by MICHAEL AND ELIZABETH FAGIN
Ride the tide for an evening on the water to view the bioluminescence sparkles. “Ride the Tide” is a guided and supported organized paddling trip from Olympic Outdoor Center. This takes you on part of the Kitsap Peninsula National Water Trails (KPNWT). The entire KPNWT has over 370 miles of Kitsap Peninsula shoreline. We opted for the nighttime adventure to observe the special light show. Bioluminescence is the emission of light by living organisms, such as plankton, to serve as a warning when disturbed. No experience is required for these paddling adventures.
Half the fun is getting there and it only took two hours from Seattle. We took the car ferry across Puget Sound and enjoyed views of the Olympic Mountains. After a short drive we arrived at the scenic Point No Point Lighthouse. On a clear day, views of Mt Rainier, Mt Baker and the Seattle skyline abound.
After another 20-minute drive we arrived in the quaint small town of Port Gamble and were ready to enjoy the bioluminescence kayak tour. While we paddled, we could see the sparkles of lights around our paddles and hands, which was indeed wondrous. After this magical kayak tour, we checked into the Fairfield Inn, located in the port town of Poulsbo along Liberty Bay.
The next morning we were ready to kayak on our own, so we headed to the Port of Poulsbo Marina, home to many pleasure craft and fishing boats. We used our inflatable kayak, but noticed Olympic Outdoor Center, right on the wharf offers rentals of kayaks and stand-up paddleboards. Once on the water we were quickly entertained with a family of 10 seals soaking up the sun on the breakwater.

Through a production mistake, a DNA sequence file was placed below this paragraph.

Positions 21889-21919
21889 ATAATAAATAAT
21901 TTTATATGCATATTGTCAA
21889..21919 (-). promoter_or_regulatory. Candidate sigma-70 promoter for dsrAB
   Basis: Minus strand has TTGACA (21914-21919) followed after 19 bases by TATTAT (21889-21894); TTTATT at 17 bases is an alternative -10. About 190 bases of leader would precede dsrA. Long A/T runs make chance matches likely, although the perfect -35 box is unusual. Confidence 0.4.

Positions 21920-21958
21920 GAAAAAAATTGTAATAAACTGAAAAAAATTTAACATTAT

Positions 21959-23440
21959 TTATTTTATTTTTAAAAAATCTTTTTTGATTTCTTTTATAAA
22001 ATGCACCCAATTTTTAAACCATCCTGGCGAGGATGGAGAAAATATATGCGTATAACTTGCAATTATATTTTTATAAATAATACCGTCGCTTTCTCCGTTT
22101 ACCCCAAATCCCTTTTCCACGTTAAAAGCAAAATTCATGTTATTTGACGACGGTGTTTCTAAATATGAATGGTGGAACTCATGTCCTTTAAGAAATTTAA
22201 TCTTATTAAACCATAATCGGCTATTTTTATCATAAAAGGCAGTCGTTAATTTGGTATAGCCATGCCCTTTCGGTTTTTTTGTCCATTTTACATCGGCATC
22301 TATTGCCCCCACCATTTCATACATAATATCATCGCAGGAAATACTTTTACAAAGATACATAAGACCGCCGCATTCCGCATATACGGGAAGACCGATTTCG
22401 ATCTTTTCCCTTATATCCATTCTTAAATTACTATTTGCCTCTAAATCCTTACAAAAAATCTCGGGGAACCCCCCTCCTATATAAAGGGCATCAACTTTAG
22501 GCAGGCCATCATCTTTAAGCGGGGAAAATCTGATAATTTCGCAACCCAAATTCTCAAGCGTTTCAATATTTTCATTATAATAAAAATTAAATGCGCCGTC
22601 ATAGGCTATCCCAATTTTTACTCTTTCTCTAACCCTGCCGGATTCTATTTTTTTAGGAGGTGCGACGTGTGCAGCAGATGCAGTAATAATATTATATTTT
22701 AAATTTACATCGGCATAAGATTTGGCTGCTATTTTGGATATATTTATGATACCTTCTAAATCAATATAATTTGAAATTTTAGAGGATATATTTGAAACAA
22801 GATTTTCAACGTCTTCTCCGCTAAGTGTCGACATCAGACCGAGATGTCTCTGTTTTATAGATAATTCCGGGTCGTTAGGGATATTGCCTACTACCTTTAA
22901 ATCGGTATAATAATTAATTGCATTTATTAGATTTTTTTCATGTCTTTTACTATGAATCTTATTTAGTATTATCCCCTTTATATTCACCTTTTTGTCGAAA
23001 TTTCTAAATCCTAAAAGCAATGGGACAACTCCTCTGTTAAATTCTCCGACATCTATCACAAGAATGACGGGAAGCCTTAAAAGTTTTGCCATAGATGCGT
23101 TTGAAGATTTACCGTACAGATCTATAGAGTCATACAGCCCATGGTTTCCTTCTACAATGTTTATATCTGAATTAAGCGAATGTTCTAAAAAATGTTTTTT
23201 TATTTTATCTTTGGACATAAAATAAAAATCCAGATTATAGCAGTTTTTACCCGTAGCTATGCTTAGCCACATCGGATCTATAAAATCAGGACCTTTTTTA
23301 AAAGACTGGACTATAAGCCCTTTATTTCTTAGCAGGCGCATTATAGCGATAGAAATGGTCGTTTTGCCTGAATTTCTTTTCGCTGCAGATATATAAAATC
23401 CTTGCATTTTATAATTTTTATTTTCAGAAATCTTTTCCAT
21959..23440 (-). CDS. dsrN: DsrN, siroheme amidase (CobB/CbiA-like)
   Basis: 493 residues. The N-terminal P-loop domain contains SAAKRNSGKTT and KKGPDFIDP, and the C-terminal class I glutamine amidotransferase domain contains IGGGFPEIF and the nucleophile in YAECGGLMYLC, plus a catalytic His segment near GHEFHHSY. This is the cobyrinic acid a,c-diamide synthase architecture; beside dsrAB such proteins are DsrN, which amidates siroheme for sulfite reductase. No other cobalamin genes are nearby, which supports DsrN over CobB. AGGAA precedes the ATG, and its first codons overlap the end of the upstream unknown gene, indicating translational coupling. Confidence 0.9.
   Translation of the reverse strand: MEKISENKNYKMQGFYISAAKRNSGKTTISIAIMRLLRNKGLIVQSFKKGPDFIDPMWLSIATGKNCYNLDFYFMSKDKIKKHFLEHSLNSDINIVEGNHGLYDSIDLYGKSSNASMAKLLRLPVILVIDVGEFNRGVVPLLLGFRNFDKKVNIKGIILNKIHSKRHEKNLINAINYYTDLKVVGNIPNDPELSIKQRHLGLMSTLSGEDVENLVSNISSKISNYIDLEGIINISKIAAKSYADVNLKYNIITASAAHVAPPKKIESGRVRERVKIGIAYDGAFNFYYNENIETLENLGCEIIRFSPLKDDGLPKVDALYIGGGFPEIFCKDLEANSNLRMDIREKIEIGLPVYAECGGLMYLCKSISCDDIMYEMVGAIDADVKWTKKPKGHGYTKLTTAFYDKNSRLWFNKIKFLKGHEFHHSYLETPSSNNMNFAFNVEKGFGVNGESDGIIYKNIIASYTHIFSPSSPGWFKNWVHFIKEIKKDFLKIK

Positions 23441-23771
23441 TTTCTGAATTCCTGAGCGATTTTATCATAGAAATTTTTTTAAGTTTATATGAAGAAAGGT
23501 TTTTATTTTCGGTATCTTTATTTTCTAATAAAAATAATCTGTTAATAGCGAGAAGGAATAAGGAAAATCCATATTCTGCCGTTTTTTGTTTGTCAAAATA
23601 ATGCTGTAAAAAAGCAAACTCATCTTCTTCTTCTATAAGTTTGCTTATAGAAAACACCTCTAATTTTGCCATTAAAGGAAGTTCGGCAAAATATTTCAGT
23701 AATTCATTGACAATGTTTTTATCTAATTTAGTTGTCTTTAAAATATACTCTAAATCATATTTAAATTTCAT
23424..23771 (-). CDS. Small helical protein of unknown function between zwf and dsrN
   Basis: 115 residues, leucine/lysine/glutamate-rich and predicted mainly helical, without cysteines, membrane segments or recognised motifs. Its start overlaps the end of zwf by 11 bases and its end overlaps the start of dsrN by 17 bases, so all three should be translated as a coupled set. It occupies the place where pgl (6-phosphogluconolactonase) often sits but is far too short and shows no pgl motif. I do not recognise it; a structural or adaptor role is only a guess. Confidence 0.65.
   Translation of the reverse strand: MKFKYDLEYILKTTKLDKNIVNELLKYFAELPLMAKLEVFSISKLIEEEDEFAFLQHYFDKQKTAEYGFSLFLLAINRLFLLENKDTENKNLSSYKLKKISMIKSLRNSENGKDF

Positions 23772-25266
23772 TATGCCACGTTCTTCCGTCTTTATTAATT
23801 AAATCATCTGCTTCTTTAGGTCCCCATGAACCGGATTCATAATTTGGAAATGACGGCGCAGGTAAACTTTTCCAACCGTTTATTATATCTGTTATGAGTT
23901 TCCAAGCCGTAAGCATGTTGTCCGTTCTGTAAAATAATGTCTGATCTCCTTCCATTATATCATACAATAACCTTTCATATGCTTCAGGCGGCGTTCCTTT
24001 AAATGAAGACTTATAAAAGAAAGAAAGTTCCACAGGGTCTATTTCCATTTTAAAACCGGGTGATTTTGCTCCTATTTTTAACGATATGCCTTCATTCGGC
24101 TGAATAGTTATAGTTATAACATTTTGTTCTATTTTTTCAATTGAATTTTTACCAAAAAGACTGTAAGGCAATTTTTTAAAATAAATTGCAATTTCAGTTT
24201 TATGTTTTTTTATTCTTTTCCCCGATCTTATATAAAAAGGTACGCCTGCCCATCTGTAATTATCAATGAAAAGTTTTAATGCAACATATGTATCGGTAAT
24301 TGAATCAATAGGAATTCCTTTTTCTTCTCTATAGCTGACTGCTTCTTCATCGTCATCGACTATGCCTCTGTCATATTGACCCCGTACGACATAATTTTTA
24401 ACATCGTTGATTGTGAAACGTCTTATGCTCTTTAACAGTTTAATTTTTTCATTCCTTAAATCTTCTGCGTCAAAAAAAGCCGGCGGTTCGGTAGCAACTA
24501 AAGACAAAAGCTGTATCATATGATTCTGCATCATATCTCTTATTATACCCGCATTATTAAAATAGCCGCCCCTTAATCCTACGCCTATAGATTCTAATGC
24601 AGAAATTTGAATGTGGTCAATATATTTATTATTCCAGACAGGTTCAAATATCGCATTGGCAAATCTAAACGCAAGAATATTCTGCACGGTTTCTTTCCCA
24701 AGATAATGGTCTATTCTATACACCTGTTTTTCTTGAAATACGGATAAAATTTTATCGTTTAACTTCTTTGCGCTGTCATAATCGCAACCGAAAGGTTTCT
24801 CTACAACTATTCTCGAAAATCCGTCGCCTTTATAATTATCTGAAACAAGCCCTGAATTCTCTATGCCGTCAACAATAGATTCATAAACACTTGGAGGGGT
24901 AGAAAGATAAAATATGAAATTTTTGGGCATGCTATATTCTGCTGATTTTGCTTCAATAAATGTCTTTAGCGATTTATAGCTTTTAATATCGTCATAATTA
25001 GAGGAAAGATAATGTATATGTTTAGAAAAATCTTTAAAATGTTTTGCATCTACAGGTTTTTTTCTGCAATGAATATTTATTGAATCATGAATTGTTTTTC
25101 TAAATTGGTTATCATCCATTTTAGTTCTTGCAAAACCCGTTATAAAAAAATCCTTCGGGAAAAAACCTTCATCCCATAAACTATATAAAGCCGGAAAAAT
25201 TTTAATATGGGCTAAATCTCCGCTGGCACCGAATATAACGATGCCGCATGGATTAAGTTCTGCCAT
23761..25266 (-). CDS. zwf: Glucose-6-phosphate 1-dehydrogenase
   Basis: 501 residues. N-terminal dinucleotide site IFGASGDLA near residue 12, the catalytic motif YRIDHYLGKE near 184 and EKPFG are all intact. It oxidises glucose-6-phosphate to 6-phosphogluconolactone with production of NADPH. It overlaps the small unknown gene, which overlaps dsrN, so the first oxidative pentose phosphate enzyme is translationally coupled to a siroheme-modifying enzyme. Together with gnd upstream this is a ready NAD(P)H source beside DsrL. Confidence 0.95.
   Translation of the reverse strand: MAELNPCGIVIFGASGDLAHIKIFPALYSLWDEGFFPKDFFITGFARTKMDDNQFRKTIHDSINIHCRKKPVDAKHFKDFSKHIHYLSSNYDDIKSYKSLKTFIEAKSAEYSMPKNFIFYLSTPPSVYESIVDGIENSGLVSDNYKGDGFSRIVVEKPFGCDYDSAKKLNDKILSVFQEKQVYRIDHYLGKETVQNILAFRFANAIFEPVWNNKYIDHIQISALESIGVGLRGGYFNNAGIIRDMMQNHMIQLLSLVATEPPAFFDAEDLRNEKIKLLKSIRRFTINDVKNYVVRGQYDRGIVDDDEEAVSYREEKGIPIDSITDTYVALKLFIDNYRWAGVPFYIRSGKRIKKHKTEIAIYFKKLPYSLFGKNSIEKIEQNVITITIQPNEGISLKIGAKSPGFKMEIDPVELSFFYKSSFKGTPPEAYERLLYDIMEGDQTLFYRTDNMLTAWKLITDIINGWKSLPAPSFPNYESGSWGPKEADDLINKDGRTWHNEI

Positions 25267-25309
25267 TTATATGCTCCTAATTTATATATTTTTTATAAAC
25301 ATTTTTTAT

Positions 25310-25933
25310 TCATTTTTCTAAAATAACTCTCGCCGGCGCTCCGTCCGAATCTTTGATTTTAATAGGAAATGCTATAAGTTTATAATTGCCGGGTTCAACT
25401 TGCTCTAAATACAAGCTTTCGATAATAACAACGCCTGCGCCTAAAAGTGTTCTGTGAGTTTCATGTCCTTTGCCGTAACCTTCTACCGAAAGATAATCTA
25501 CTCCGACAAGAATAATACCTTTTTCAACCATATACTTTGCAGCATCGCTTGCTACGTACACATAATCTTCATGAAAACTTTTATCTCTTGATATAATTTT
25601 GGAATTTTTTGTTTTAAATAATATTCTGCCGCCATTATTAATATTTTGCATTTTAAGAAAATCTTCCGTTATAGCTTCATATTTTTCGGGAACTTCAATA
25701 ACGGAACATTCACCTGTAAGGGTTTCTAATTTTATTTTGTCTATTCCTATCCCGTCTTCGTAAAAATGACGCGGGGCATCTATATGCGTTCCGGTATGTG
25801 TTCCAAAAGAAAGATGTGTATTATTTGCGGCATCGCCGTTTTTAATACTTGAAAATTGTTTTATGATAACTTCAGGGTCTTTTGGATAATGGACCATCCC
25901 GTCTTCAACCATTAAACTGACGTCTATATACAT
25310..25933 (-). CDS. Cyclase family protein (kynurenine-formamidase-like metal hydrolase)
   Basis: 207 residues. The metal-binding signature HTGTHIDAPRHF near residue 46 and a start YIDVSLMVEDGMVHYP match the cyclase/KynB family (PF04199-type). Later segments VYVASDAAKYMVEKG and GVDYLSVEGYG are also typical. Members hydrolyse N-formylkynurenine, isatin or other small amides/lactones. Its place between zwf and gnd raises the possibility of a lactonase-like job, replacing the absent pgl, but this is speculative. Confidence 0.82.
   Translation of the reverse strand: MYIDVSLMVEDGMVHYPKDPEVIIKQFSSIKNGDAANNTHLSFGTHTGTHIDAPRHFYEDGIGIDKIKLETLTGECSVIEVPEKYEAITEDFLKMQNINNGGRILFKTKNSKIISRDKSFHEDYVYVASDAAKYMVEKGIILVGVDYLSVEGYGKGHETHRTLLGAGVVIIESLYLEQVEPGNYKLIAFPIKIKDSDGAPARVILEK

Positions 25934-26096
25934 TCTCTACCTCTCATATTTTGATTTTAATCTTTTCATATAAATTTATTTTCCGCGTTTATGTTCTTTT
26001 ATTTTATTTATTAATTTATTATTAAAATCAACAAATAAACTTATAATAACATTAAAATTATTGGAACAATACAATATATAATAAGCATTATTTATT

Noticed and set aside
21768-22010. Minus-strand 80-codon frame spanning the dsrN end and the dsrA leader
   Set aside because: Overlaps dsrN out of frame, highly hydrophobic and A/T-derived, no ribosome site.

When it was time to refuel, we headed to JJ’s Fish House along Liberty Bay. We both enjoyed the fresh Alaskan True Cod. For me: fish tacos paired with Asian slaw. For Elizabeth: “The Best Seller and Kitsap’s favorite,” according to the menu, fish and chips.
Poulsbo is no stranger to seafood. The Suquamish people enjoyed the bounty of fish from Liberty Bay for thousands of years before the settlers arrived. The Norwegians came in the 1880s for the fishing, and many of their countrymen followed. In fact Poulsbo was called Little Norway.
After lunch we wanted another kayak trip on the protected waters of Dyes Inlet in nearby Silverdale. We paddled south several miles with views of glacier-clad Mt. Rainier in the distance, a beautiful sight against the blue of the sky.
When it was time for dinner in Poulsbo, we agreed on seafood with an Italian twist at the waterfront restaurant Dalla Baia. (The Italian translation of Dalla Baia is “by the bay.”) The owners have deep roots in Poulsbo restaurant scene and are longtime residents. I enjoyed the Clam Linguine cooked in a light white wine sauce mixed with garlic and butter. Elizabeth had the steamers, tasty Manila Clams from nearby Hood Canal that are delivered fresh daily. Of course, we needed extra-extra bread to soak up the broth.
With 370 miles of scenic shoreline to explore, we’ll be back to the Kitsap Peninsula National Water Trails. Learn about the KPNWT at kitsappeninsulawatertrails.com. Book a paddling tour with Olympic Outdoor Center at olympicoutdoorcenter.com. Plan your visit to Kitsap Peninsula at visitkitsap.com.